The state of North Carolina's response to the federal government shutdown also has hurt the ability of many counties to continue offering child care subsidies to low-income families.
The state's child care subsidy program serves about 72,000 families and is budgeted for about $340 million this year in federal and state dollars. Families must pay for a small portion of their child care. When the shutdown began Oct. 1, the state stopped getting federal block grant and child care funds that pay for almost 90 percent of the program.
While other states have made up the difference using state funds, North Carolina health agency officials decided it couldn't count on Congress reimbursing the state after the shutdown, which could end soon after congressional leaders announced a tentative deal Wednesday.
So the Department of Health and Human Services decided to use left use leftover funds to ensure that the most at-risk children — those in protective services among them — get subsidies through December. DHHS told county social services offices earlier this week how much less money they'd have as the shutdown continued.
"Counties are making determinations about whether they have additional funds at the county level to make up the difference," DHHS spokeswoman Julie Henry said. As of late Tuesday, at least 36 of the 100 counties told the state they had reduced child care subsidy programs or were considering it.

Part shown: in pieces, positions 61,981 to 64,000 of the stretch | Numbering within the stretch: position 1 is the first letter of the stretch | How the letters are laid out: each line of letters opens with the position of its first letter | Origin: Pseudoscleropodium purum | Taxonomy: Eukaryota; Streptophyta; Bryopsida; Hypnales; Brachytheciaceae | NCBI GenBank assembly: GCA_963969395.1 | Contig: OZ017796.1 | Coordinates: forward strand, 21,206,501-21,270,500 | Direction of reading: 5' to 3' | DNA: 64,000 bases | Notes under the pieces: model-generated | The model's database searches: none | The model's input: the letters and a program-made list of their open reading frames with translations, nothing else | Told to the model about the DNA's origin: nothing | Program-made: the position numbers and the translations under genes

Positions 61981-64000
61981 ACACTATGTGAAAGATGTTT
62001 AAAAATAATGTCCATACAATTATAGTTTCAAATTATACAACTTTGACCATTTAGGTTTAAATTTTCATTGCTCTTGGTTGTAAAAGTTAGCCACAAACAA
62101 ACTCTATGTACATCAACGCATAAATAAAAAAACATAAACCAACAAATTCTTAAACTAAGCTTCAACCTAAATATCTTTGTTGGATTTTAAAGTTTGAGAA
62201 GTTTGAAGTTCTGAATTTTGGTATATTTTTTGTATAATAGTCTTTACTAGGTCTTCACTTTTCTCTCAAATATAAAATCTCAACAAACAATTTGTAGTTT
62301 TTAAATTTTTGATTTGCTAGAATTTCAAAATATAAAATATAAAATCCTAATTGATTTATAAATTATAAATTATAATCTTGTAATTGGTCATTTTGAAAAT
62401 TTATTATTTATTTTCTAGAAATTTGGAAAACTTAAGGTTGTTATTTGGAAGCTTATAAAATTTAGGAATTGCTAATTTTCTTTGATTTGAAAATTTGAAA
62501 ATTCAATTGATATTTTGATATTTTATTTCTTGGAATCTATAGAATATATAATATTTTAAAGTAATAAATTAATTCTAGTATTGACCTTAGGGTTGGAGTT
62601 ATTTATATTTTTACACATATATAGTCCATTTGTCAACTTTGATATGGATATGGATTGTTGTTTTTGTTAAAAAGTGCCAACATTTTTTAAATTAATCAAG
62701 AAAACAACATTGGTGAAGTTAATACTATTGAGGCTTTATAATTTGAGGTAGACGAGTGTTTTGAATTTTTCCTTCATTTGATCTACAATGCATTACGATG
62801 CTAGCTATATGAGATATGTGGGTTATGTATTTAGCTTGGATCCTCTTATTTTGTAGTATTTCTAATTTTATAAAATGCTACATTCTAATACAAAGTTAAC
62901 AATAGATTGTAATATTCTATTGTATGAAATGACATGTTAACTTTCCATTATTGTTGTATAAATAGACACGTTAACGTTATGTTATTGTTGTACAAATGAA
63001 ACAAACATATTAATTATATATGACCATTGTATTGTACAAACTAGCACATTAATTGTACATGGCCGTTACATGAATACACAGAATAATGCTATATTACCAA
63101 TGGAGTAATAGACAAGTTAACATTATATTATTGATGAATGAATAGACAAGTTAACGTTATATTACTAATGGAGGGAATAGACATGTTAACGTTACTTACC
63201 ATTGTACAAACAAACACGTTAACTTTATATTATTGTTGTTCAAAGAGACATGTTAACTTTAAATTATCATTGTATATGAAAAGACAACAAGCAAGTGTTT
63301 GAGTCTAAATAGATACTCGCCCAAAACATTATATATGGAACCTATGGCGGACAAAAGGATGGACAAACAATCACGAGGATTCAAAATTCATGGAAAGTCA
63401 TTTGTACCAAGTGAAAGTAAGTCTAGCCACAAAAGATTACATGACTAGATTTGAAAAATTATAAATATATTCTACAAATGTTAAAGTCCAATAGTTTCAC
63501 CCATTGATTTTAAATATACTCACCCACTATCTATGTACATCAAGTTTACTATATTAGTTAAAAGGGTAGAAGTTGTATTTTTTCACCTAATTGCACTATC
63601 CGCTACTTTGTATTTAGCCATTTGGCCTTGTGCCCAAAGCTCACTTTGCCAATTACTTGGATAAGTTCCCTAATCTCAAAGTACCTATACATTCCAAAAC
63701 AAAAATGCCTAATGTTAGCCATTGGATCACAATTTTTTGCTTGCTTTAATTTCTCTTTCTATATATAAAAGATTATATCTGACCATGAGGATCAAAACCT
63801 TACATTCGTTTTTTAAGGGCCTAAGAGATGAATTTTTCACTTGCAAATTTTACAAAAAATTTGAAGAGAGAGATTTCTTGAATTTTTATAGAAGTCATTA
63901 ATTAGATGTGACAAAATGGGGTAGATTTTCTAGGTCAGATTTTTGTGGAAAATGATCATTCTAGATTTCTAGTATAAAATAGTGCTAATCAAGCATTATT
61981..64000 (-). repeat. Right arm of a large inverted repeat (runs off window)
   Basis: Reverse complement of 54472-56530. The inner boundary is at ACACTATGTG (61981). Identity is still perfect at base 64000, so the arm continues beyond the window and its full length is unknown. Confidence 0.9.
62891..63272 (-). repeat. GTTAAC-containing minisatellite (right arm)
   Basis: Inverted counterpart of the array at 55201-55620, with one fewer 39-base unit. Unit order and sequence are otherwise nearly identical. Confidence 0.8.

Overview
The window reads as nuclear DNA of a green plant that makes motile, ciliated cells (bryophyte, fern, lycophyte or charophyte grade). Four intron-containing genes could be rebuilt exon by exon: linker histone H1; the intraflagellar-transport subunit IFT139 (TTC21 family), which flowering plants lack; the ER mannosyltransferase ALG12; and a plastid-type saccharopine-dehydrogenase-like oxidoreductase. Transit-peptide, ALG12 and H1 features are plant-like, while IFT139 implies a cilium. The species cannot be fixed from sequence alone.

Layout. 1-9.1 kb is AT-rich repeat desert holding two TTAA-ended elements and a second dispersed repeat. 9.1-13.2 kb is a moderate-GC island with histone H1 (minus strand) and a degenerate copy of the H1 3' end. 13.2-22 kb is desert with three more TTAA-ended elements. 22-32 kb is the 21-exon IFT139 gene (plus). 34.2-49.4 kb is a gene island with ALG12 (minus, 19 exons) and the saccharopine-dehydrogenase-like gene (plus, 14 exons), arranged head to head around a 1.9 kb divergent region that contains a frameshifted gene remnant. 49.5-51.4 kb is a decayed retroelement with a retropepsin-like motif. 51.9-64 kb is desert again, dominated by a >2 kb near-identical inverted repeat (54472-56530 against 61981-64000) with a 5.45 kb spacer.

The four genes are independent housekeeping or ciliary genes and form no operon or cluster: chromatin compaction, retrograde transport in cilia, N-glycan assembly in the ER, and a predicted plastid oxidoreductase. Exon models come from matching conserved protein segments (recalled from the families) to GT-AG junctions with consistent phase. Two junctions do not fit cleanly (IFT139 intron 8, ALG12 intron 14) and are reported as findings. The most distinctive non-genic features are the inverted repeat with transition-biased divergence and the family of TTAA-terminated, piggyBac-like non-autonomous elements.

The situation may soon be resolved, as Congress raced to pass a bill by late Wednesday that would reopen the government and avoid exhausting the nation's debt limit. But Henry, whose agency has furloughed about 200 workers whose jobs are paid for entirely with federal dollars, said there are still many questions about the flow of funds once any deal is signed by President Barack Obama.
"What we don't know is when the funding is resumed, will it be retroactive, what is the amount and how soon will it get here?" Henry said.
Social services advocates are still scratching their heads why the state hasn't tapped into cash reserves or moved cash around to make up the difference in the subsidies and in Work First, the state's welfare-to-work program. DHHS announced Monday the suspension of processing Work First applications or renewals because there were no guarantees of federal reimbursement. Work First, which provides cash benefits to families with unemployed or underemployed parents, served more than 20,000 people in September.
North Carolina appears to be the only state in the country that suspended processing Work First applications and limited child care assistance in response to the government shutdown, according to officials at CLASP, a Washington-based group advocating for programs to help the poor.
Rob Thompson with the Covenant with North Carolina's Children said Wednesday that other states apparently are confident enough the federal government will repay them for money it spent to make up for lost federal funds. North Carolina's decision puts parents who rely on the subsidy in a difficult situation — if even for a few days. They must either stay home from work or put their child in an unstable care situation, perhaps with a relative or neighbor, Thompson said.
"There's an insensitivity to the challenges that low-income families face in this state," Thompson said. Programs like the subsidy "are often the only thing keeping these families out of poverty and these parents at work."